Brexit’s ‘deeply profound’ effects could cost 40,000 jobs

Central Bank has issued a stark warning of how the UK’s exit will affect the Republic

Ed Sibley, deputy governor in charge of prudential regulation, delivered stark warnings.

Ed Sibley, deputy governor in charge of prudential regulation, delivered stark warnings.

 

The effects of Brexit on the Republic will be “deeply profound” and in the event of no trade agreement being reached with the UK, the State’s GDP could be 3 per cent lower, costing 40,000 jobs, the Central Bank has warned.

Ed Sibley, deputy governor in charge of prudential regulation, delivered stark warnings in relation to Britain’s EU exit on Thursday at an event organised by Arthur Cox at the DCU Brexit Institute.

“Brexit could be one of the most significant events to affect the Irish economy and Irish financial services firms in a generation,” he said. “The full significance is almost impossible to predict at this stage.

“Firstly, the decision by the UK to leave the European Union is one that will have knock-on effects for years, even decades, to come. For Ireland, these effects are largely going to be negative and deeply profound.”

Mr Sibley said there were “enormous challenges” ahead, and expressed concern that this view “does not appear to be shared by everyone”. The regulator recently wrote to all the insurance companies it supervises to ask about preparations.

“Of the 197 responses we received, 38 companies deemed that Brexit would have a high impact on their business model and 12 a medium impact. The remaining 147 – almost three quarters - think Brexit will have little or no impact on them.

“Given the level of uncertainty and the range of challenges, this is an astounding number. Even in a best case scenario, there is likely to be some major disruption ahead.”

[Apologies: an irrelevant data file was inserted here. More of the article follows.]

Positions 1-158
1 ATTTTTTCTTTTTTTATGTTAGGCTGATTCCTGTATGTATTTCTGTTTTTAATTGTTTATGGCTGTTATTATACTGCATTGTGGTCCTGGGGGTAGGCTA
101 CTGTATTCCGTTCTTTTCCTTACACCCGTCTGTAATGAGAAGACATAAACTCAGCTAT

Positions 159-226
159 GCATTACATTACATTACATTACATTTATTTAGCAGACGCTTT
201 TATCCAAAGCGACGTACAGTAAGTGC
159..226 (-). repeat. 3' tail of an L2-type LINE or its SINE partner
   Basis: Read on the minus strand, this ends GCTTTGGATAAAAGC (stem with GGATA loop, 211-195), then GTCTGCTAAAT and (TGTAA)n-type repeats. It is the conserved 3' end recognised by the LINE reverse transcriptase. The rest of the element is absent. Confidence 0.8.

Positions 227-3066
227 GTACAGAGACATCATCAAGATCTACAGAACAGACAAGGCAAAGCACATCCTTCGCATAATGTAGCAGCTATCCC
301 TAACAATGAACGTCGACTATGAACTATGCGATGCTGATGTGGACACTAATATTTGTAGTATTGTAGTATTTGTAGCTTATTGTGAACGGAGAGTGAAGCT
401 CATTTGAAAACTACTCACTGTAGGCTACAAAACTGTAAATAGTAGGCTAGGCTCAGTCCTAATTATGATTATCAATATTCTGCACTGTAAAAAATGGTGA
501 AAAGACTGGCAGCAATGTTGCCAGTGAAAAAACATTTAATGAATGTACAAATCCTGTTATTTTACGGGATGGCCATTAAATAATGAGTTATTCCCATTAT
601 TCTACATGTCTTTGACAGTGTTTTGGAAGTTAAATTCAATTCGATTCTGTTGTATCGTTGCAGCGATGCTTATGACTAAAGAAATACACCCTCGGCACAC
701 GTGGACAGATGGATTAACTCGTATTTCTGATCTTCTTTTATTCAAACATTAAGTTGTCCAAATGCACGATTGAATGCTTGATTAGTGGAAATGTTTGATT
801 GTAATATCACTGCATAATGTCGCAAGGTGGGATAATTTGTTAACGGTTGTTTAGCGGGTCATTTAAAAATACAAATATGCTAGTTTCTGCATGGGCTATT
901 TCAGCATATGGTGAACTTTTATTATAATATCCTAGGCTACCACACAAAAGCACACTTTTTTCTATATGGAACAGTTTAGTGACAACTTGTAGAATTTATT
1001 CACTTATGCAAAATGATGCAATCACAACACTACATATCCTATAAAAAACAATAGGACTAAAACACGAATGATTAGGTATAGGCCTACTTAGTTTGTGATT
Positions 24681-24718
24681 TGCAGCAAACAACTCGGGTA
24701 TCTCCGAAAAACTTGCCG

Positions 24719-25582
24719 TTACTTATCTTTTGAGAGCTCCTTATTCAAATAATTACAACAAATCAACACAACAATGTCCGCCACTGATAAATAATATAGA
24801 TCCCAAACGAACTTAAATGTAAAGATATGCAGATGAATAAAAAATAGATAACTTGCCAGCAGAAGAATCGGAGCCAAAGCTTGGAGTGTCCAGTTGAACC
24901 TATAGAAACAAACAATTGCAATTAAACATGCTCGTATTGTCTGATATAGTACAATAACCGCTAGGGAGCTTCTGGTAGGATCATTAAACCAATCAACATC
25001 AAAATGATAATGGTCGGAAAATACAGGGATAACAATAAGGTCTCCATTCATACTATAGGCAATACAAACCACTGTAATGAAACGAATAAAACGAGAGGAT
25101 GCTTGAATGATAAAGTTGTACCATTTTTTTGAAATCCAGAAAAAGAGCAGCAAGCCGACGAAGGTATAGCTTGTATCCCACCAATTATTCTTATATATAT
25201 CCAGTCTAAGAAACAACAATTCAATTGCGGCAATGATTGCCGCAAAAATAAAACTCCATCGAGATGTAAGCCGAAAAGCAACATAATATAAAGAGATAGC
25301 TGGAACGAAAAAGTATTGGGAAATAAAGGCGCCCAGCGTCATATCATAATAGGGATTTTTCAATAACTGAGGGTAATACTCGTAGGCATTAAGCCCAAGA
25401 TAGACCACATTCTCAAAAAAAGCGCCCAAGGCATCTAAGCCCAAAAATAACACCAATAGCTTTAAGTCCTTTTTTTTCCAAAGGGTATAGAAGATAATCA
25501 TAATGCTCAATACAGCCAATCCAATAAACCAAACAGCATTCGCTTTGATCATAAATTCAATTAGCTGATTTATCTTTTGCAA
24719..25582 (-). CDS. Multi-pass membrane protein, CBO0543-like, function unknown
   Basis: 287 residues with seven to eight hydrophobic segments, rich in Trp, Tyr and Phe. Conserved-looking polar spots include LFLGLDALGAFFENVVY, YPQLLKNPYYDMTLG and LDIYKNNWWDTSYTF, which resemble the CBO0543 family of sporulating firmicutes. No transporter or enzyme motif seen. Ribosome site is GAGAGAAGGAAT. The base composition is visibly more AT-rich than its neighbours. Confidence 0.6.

In terms of new authorisations, Mr Sibley said the “large volume” of applications being processed was posing a “considerable challenge” for the regulator.

“The unprecedented level of authorisation activity is necessitating the Central Bank to make hard choices,” he said. “We have increased headcount, recruited heavily and re-allocated senior and experienced resources from other important tasks.”

The reduced access to the UK for Irish exporters may take the form of tariffs on goods sold into the UK. If Britain reverts to trading with Ireland on the basis of world trade organisation rules, agri-food products could face rates “in excess of 30 per cent”.

Any free trade agreement could still represent a “substantial loss” of market access, with exporters facing “considerable challenges”. This would be further aggravated by any negative economic shock to the UK economy by reducing consumer confidence.

“Taking these factors into account, our estimates suggest that in the event of no post-Brexit trade agreement being reached, GDP in Ireland might be around three per cent lower after ten years than under a no-Brexit scenario,” said Mr Sibley.

“This figure could be expected to translate into roughly 40,000 fewer jobs, which may occur largely in particular regions and sectors.” A hard Brexit would also lead to “significant disruption” in the financial services system.

Firms from the UK and Gibraltar accounted for €1.8 billion of non-life and €2.5 billion of life insurance business at the end of 2015.

“The potential loss of EU authorisation will affect the ability of these insurance undertakings to continue performing certain obligations for EU policyholders and will impact the service continuity of contracts concluded before the UK leaves the EU,” he said.

“Without action, there are risks that UK and Gibraltar-based insurers passporting into Ireland will lose their ability to continue to provide insurance cover.”

This would include collecting premiums, making mid-term alterations and negotiating and settling claims on any outstanding insurance contracts, ranging from long-term life insurance policies to annual motor insurance contracts, taken out prior to Brexit.